#GratefulFriday – making lemonade

There are many things I’m grateful for, so I’ve decided to turn every Friday post into honoring those experiences or people who have touched my life. With all the negative things in the world, I thought this a nice reprieve.

This week’s #GratefulFriday is a bit backhanded because my gratitude comes in the form of not having someone in my life – a certain publisher that’s been widely talked about as being an author mill.

My tenure with them began many years ago, which I discussed here.  Because of that blog post, they sic’d their lawyer on me, threatening me with “further action” if I didn’t remove what they felt were lies. When I ignored them, their lawyer contacted me again with the same threats. So I went into the blog post and made some changes because I discovered that my claim of successfully suing them and winning was inaccurate – and this is thanks to my attorney, who led me to believe otherwise.

He is no longer my attorney.

This change in my blog post thrilled them beyond belief, and they couldn’t contain their glee. So much so, that they felt compelled to email me this love letter:

Thank you for removing the false statements that you, bafflingly, had completely fabricated out of thin air, and posted on the internet. We do not know why you would fabricate false statements, but it is easy to see why you keep hidden from your associates the fact that you:

– made up completely false, fabricated, lies
– posted the lies on the internet
– were caught posting these lies
– were issued a demand to remove the lies
– you immediately complied and removed the lies

Please do not fabricate lies about us again. Inquiries made on this issue will result in our describing your being caught in dishonesty, the nature of your obviously false statements, and the fact that you did exactly what we instructed you to do: removed your lies from the internet.

Thank you,

The company whose initials are P and A (my edit – I’m checking to see if they actually follow my blog or take action when they see their name pop up in Google Alert)

They tried to force me to remove the part where I talked about fearing for my safety, but come on – how would they know how I felt about having my husband’s name and hometown exposed on their author site (which anyone can read) by someone who admitted to being one of their employees?

So in spite of my initial agony from this company, the ultimate ending has been very sweet. Every time we sign a fabulous new author, or watch sales numbers climb, I bless my experience with them because without their abuse, none of this would have happened.

I could have easily allowed myself to become bitter over this experience, but where’s the fun in being the only one suffering? My best revenge was to become better than what I’d gotten.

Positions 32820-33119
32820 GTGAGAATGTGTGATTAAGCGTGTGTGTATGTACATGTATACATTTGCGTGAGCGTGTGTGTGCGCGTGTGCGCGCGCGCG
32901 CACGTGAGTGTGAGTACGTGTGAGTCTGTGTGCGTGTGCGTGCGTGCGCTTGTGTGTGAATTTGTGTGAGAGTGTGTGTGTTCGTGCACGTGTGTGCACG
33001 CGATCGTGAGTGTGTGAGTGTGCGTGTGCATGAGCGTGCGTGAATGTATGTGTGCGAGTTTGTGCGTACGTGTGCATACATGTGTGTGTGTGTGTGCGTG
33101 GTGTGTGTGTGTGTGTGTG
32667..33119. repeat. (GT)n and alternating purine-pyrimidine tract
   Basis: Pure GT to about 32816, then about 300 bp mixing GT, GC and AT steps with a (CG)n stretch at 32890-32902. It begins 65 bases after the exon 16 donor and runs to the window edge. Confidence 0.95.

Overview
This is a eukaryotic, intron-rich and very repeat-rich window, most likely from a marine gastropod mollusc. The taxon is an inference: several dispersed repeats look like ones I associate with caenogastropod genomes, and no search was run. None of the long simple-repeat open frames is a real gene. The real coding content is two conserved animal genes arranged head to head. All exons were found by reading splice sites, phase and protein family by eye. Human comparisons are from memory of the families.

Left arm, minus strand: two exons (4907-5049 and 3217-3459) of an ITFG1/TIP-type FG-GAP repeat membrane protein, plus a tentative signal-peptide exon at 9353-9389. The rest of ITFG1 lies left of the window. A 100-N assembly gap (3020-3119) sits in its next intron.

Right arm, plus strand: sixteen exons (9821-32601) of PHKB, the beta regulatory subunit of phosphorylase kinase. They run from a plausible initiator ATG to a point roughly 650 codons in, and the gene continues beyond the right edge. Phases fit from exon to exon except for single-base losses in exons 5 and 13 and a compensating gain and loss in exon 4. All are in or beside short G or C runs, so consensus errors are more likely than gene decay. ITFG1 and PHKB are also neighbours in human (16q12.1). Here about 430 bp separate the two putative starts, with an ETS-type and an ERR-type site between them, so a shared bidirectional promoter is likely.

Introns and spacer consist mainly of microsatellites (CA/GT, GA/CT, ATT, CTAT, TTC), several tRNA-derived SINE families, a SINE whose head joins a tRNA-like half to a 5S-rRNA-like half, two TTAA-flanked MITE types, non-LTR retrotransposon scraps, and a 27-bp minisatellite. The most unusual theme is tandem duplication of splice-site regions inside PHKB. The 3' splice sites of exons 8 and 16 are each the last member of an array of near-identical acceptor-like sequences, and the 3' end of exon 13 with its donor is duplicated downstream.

So today is about making lemonade out of lemons. How about you? What lemons did Life send you and you made the conscious decision to make lemonade?

15 Responses to #GratefulFriday – making lemonade

  1. Amanda Adams says:

    I’m thankful to you Lynn for using what you learned to save me from a similar fate. Funny how bad things often lead to great things . . . eventually.

    Happy Friday – see you Tuesday!

  2. Oh gosh, how strange/amazing was that encounter? Truly one for my Wild ‘n Weird files.

  3. Becky Mushko says:

    As the saying goes, “living well is the best revenge.”

    Since this author mill now has a so-called literary agent, who—for a fee, of course—allegedly queries their authors’ books to real publishers, I wonder if she will ever contact you.

  4. NinjaFingers says:

    Well, I can’t talk…I fell for poetry.com many years ago *blush*.

    I’ve saved more than one person from the clutches of this particular publisher, though.

    As for lemonade? I dunno, really. I can’t think of anything.

  5. Lauren says:

    I like this idea of being grateful for what is not in your life this week.

    For me, that would be my old publisher. I was the books editor for nearly three years at a local weekly newspaper (now defunct). Initially, I was brought on by the editor but he left shortly after I arrived. His partner, who bought him out, became editor. He was not a good editor.

    The staff suffered terribly. You could see the progression week by week when someone new would come in, have the prime office, get moved to a cubicle desk a couple of months later, and then be gone. There were times you could chart it almost week by week.

    Fortunately, I was freelance but this “editor,” who rarely communicated took it upon himself to suddenly cut my column in half with no notification. Nor did he ever bother to edit what he did cut. He just cut, and he wasn’t respectful of the pieces nor did he ever attempt to ask me to edit.

    Two instances in particular stood out. First, he changed the wording so drastically in one column for Memorial Day that he made it sound as if I agreed with his rabid pro-war policies. (I hold opposite views, but what I took pains to do was to be fair to both sides and the books; that was destroyed.) Second, he changed a headlne of a column I wrote abotu Michael Moore coming to town for a signing and not only made it longer and more awkward but made it so it created a vicious, mean-spirited attack upon the man.

    I was talked out of resigning by friends both times, but I sure was happy when the paper spent its last year on its deathbed.